Code of Ethics 27
Related Party Transactions 27
Stock Ownership Requirements 29
Prohibition against Short Sales, Hedging, Margin Accounts and Pledging 29
Director Compensation 30
Proposal 2 – Advisory Vote ON Executive Compensation 32
COMPENSATION DISCUSSION AND ANALYSIS 33
Our Named Executive Officers 33
Executive Summary 33
Compensation Program 35
2020 Compensation Structure and Plan Design 38
Performance of Individual NEOs 42
2021 Compensation Design 43
Other Arrangements with NEOs 43
Retirement Income Programs and Other Benefits 43
Executive Compensation Process 44
Key Executive Compensation Policies 45
REPORT OF THE COMPENSATION AND BENEFITS COMMITTEE 46
EXECUTIVE COMPENSATION 47
2020 Summary Compensation Table 47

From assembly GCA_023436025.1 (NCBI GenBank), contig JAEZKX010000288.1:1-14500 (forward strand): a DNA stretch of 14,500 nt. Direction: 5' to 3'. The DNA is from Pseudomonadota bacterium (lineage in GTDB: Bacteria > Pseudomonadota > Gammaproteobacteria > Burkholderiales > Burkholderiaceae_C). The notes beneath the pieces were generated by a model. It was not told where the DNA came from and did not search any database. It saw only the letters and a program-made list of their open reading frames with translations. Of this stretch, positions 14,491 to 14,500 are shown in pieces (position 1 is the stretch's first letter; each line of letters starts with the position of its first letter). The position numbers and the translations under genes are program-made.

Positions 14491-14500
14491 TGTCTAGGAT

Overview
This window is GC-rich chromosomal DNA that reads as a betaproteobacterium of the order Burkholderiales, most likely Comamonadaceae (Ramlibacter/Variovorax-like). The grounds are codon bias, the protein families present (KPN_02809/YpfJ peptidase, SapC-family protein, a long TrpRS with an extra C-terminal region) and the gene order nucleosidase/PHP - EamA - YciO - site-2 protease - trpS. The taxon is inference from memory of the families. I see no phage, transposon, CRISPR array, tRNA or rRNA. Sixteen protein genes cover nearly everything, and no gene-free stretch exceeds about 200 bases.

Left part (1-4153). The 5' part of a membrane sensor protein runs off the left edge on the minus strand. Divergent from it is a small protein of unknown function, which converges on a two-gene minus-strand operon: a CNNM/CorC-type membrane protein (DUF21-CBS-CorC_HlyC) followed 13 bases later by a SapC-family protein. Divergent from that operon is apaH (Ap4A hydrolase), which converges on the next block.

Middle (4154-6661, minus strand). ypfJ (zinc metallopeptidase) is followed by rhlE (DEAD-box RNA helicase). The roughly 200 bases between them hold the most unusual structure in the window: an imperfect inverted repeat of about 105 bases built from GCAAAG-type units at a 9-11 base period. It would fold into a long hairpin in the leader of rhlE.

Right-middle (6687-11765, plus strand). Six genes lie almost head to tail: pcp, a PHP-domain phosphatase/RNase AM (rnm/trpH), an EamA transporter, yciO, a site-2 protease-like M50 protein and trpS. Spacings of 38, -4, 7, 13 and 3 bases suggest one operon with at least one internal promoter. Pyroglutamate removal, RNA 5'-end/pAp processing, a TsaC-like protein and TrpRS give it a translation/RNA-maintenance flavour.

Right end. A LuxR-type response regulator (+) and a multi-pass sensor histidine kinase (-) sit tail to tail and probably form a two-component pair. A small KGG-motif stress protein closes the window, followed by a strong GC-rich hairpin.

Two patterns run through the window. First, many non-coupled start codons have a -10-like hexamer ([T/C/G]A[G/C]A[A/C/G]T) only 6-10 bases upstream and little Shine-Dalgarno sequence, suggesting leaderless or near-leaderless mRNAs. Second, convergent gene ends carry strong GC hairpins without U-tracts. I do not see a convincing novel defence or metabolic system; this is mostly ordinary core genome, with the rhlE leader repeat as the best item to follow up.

2020 Grants of Plan-Based Awards 50
2020 Outstanding Equity Awards at Fiscal Year-End 51

 

ii

 

 

2020 Option Exercises and Stock Vested 52
2020 CEO Pay Ratio 52
2020 Pension Benefits 53
2020 Nonqualified Deferred Compensation 54
Potential Payments Upon Termination or Change in Control 55
Agreements with Executives 57
EQUITY COMPENSATION PLAN INFORMATION 58
Proposal 3 – Advisory Vote on The Frequency of Advisory VoteS on Executive Compensation 59
INFORMATION REGARDING SECURITY HOLDERS 60
Security Ownership of Directors and Executive Officers 60
Principal Security Holders 61
Delinquent Section 16 Reports 61
Proposal 4 – AmendED and restated Arconic Corporation 2020 Stock Incentive Plan 62
Outstanding Awards 63
Increase in Share Reserve and Elimination of Fungible Share Accounting 63
Material Changes to the Stock Plan 64
Other Changes to the Stock Plan 65
Key Governance Terms and Practices under the Amended Stock Plan 65
Principal Features of the Amended Stock Plan 66
Recent Share Price 72
Prior Grants under the Stock Plan 73
Proposal 5 – Ratification of Appointment of Independent Registered Public Accounting Firm 74
PRINCIPAL ACCOUNTANT FEES AND SERVICES 75
PRE-APPROVAL POLICIES AND PROCEDURES 75